The Unofficial Chronicles of Invermuir by ELIZABETH and IAN MACPHERSON
Tonight Ian Macpherson and his wife, Elizabeth Macpherson , release to the microphone the first batch of a series of letters from a hypothetical village called Invermuir. This village is typically Scottish, neither Highland nor Lowland, but a little of both. The events which agitate the surface of its life are those common to similar communities throughout the length and breadth of Scotland. When the portrait album is filled, listeners will have an authentic gallery of Scottish life. The letters are supposed to come from only a few figures in the life of Invermuir of different rank and outlook. Tonight listeners will meet Dr. Gray, dry, rather off-taking, and occasionally very angry ; Finlay MacEachern , game-keeper; Shon Macrae. poacher; and last but by no means least, Jane Baxter , brisk, efficient, and bossy.
Both Mr. and Mrs. Macpherson have had first-hand experience of the kind of life they are depicting and both are very capable writers. Mr. Macpherson has published ' The Shepherd's Calendar '. ' Land of our Fathers', and ' Pride in the Valley one of his latest works, was published in the beginning of this month. On behalf of the Scottish Country Industries Development Trust he is making a survey of country trades.
Am Fasgadh , the only folk museum in Scotland, was established a few years ago in the Island of Iona by Miss 1. F. Grant , the historian whose knowledge of Scottish domestic life in past centuries is probably unrivalled. This summer the museum has been moved to the more central neighbourhood of Laggan on the River Spey. being reopened about a fortnight before this broadcast.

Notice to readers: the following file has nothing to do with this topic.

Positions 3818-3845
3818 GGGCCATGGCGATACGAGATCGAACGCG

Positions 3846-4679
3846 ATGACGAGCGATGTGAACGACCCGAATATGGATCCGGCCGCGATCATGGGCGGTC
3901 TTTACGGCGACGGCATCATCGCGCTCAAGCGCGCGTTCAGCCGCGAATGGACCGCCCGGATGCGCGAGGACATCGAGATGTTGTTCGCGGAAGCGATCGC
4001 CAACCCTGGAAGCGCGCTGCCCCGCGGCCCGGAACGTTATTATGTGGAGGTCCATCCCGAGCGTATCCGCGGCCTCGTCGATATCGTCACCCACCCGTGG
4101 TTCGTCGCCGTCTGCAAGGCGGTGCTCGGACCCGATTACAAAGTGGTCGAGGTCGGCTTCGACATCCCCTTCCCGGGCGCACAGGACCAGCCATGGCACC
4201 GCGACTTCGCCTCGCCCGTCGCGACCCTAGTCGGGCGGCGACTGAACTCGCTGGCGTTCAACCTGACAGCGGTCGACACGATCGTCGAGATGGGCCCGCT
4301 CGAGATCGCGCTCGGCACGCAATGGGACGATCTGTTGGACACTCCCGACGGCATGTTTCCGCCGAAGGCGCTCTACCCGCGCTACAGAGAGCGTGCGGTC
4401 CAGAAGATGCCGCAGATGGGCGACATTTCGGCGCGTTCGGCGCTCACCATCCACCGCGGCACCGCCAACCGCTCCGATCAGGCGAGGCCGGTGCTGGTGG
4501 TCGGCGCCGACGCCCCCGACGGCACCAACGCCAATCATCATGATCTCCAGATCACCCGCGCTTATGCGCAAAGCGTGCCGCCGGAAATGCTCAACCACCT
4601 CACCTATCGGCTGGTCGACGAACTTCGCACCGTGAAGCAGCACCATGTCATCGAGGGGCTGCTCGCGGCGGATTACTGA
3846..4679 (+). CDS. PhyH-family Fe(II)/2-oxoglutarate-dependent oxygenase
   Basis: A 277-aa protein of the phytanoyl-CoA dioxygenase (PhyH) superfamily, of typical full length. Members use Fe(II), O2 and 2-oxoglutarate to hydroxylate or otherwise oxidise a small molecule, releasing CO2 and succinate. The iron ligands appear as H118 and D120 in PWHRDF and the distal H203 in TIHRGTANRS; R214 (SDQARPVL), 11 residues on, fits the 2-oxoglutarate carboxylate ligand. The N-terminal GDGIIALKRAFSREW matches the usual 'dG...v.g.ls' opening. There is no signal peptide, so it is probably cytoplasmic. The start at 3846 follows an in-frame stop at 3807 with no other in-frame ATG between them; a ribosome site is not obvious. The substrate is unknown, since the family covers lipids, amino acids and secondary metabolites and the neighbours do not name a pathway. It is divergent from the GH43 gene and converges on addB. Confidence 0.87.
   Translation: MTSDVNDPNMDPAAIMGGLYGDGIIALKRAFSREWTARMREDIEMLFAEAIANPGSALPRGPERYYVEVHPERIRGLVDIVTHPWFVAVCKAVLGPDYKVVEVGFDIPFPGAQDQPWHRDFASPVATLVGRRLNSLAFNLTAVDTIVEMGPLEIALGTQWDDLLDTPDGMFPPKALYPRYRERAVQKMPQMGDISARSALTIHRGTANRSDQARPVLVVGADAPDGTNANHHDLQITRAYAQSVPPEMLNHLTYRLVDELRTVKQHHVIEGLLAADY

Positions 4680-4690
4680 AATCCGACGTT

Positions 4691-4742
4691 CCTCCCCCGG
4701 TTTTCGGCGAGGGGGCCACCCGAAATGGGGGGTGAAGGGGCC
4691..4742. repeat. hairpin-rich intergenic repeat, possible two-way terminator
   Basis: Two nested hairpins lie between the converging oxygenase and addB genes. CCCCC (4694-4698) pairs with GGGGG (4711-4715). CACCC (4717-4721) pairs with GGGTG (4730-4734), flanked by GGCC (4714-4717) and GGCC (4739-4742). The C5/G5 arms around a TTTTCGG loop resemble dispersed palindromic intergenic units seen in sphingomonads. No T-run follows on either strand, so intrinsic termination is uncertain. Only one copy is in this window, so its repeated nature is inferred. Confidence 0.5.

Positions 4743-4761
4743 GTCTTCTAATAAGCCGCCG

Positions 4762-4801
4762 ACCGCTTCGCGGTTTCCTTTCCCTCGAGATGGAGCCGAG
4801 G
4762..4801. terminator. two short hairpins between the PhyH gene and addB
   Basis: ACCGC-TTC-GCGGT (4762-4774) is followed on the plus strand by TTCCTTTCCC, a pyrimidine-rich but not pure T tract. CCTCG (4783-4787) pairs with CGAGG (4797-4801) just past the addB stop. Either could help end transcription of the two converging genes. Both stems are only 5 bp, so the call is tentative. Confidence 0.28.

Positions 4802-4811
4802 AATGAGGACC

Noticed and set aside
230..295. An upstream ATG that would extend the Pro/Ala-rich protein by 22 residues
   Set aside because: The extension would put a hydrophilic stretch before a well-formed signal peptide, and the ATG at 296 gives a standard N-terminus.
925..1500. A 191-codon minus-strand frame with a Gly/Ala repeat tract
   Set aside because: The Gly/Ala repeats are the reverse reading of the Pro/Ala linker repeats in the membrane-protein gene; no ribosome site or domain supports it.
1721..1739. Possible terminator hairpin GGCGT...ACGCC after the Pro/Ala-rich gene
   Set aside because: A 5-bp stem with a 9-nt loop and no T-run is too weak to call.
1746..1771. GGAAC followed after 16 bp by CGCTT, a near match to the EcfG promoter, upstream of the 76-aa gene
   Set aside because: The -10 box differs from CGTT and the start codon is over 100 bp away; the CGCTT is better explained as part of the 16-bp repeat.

Tonight Ian Finlay will describe a recent visit to Am Fasgadh, explaining what a folk museum such as this one sets out to do.
A talk by Ian Finlay
In his talk this afternoon Ian Finlay is to throw new light on a rather dark subject and reveal some amusingly interesting sidelights on Hitler's career. For instance, there is the suggestion that Nazism might have been born on the day that Hitler learned that he had failed in the entrance examination for the Vienna Academy of Arts - the Fuhrer's first failure! It is not only the art of painting that comes under scrutiny, but music too, and reasons are analysed for Hitler's passion for Wagner.
Talk by Ian Finlay
Ian Finlay, journalist, art critic, and broadcaster, steps into the monthly t Mdi lion of 'North of the Tweed' which has been, so competently built by George Blake. These soliloquies on Scottish affairs might be said to have touched the peak of good 'regional broadcasting', and those who have heard Finlay at the microphone will probably agree that he is just the man to maintain a standard of Scottish interest that is also acceptable ' South of the Tweed .
Finlay was born in New Zealand of Scottish parents, and was educated at Edinburgh. He has contributed to numerous periodicals and journals, writing chiefly on Scottish art, the importance of form and design in industry, and - his favourite subject - the infinite possibilities of museums in popular education.
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